Zumwalt-class ships are the largest destroyers in the world. With the USS Zumwalt serving as the lead ship, these are guided-missile destroyers with stealth characteristics. There are two other Zumwalt-class destroyers – the USS Michael Monsoor and the USS Lyndon B. Johnson. The Zumwalts are versatile, multi-mission ships that can take on anti-ship, anti-air, and anti-submarine duties. They can also sail close to shore to use their more accurate land-attack weapons. The ships have an advanced and quiet power plant that allows them to penetrate deep into enemy battlespace.
Zumwalt-Class: Its Capabilities Are Electric
The ships are 310 feet long with a beam of 81 feet. Made by General Dynamics Bath Iron Works, the Zumwalts displace 15,907 tons. They are called destroyers, but at this size they could be considered cruisers. They are larger and 100 feet longer than the Ticonderoga-class guided missile cruiser, and 40% bigger than the Arleigh Burke class of destroyers. They also have an 11,000-square-foot flight deck.
Two main turbine generators, two auxiliary turbine generators, and two 33.6 megawatt advanced induction motors power the ship. This is a robust all-electric propulsion system, the first time that has ever been used on a naval ship. The power plant enables a speed of 31 knots. A 78 megawatt power station provides electricity to the system. There are also 58 megawatts of reserve power, which can power future weapons systems, including hypersonic weapons and lasers.
As Naval Technology wrote, “The electric drive eliminates the need for the driveshaft and reduction gears and brings benefits in acoustic signature reduction, an increase in available power for weapon systems and improvements in the quality of life for crew.”
Zumwalt-Class: Unseen Ship, Unforeseen Difficulties
The stealth design reduces the Zumwalt-class’s cross-section, and the electric propulsion system is quiet, reducing acoustic detection. Indeed, it can be as quiet as a submarine. The ship’s shape is unique. There are fewer edges and a flat, linear surface. The wave-piercing Tumblehome hull is less likely to be picked up by radar. According to Warrior Maven, stealth characteristics are enhanced by the peculiar shaping of the Zumwalts: “The fewer edges or identifiable shapes you have, the lower the possibility that electromagnetic signals will effectively deliver an accurate picture of the object.” There are also no antennas, radars, or masts for radar to spot.
Considering the ships’ huge but quiet power plant and overall stealthiness, the navy wanted 32 Zumwalts. But the program went 50% over budget, and only three were ever ordered, even as the Navy invested at least $22 billion of research and development into the program.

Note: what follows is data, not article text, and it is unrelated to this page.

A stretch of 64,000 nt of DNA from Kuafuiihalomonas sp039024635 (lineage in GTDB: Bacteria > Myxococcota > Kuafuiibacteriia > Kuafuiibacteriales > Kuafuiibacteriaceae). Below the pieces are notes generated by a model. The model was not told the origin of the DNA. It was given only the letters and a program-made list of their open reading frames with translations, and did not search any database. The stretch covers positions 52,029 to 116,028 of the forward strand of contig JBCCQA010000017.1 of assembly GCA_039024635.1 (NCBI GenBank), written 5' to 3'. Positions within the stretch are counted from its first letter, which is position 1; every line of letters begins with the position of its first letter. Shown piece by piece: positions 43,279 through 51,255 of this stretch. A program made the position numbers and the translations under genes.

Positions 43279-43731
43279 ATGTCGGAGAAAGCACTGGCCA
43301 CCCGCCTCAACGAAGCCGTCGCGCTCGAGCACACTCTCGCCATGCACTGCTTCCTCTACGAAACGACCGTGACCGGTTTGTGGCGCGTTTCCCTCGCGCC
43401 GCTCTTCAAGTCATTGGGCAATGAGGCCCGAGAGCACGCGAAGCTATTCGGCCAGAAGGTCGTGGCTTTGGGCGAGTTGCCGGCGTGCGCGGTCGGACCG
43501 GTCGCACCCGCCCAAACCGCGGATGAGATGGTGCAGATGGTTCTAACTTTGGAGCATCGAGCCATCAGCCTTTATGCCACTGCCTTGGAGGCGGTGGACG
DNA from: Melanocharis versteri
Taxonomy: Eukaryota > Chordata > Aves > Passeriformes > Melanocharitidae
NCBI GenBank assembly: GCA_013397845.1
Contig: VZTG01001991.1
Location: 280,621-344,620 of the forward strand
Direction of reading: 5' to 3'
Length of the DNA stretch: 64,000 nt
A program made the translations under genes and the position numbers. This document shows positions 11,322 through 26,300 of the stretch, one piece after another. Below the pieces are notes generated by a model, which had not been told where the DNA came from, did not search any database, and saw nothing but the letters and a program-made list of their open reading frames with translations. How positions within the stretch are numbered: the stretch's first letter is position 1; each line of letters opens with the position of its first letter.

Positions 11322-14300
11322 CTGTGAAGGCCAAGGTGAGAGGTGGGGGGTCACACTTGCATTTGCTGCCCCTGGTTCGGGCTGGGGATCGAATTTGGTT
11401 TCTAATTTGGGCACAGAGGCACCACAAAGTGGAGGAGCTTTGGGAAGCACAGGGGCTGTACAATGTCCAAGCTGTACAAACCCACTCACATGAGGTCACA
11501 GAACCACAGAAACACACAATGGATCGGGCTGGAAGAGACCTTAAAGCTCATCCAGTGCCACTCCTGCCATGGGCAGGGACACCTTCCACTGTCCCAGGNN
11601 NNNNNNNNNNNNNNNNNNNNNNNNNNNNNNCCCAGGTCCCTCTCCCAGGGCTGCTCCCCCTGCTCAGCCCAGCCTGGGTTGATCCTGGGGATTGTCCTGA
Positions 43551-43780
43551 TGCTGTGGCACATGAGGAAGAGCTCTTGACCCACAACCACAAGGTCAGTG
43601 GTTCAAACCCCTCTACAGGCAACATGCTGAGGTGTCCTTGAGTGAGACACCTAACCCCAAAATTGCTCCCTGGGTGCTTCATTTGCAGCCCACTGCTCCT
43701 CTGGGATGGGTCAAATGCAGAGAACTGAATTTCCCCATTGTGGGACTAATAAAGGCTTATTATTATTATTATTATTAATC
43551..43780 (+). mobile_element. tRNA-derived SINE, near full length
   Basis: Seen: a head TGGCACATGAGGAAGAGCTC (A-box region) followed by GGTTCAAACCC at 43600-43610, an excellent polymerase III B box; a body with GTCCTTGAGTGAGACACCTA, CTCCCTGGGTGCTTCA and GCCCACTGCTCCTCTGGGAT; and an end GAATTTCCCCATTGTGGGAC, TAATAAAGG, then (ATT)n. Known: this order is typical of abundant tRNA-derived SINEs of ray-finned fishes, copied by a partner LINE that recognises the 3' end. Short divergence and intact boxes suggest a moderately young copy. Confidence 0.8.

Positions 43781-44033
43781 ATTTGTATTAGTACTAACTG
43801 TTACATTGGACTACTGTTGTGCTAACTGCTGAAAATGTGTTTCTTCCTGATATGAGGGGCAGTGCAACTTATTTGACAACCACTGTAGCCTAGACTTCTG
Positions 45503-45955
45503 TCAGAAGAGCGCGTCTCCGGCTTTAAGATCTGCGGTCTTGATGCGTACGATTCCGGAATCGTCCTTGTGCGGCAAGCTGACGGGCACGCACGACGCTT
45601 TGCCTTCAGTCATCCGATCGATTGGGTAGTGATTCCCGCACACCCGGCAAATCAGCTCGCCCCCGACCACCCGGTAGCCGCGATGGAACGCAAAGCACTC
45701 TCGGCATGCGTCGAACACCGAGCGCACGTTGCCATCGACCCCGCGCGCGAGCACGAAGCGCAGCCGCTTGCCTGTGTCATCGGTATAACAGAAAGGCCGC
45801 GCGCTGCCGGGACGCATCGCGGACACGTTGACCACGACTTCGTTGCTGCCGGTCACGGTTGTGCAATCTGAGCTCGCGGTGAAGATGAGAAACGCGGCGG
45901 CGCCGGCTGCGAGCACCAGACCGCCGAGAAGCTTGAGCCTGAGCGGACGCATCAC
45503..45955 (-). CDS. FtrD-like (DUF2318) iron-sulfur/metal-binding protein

The weapons system has been problematic. Originally designed for shore bombardment, the Zumwalts deployed the 155mm Advanced Gun System that fired the Long-Range Land Attack Projectile. This was supposed to eliminate targets from 59 miles away. But this munition was canceled by the Navy for being too expensive, at least $800,000 a shell, and the Advanced Gun System cannot fire any other round, so it is combat-ineffective. At least the MK57 vertical launch system is functional and allows the Zumwalts to fire missiles at sea and land targets.
How About Arming It With Hypersonics?
In an effort to make the Zumwalts more relevant, the Navy wants the stealth destroyers to carry hypersonic weapons. The Conventional Prompt Strike hypersonic missile will travel at over Mach-5, with a maximum range of thousands of miles. Depending on how many Conventional Prompt Strike weapons go on each ship, the Advanced Gun Systems will be removed if the Navy orders more than six new hypersonic missiles. Some released artwork has shown one of the guns to be missing.
The Zumwalt can be saved. Despite all the troubles, it is still a battlewagon that can bring the heat, especially if it is armed with hypersonics. It remains to be seen how stealthy the ship would be in a conflict with China, but its large size and powerful propulsion system make it a force on the open seas. The Navy has spent too much to cancel the program, and Congress is likely to agree if it can display a new warfighting capability with the Conventional Prompt Strike Hypersonic missile.
Expert Biography: Serving as 1945’s Defense and National Security Editor, Dr. Brent M. Eastwood is the author of Humans, Machines, and Data: Future Trends in Warfare. He is an Emerging Threats expert and former U.S. Army Infantry officer. You can follow him on Twitter @BMEastwood. He holds a Ph.D. in Political Science and Foreign Policy/ International Relations.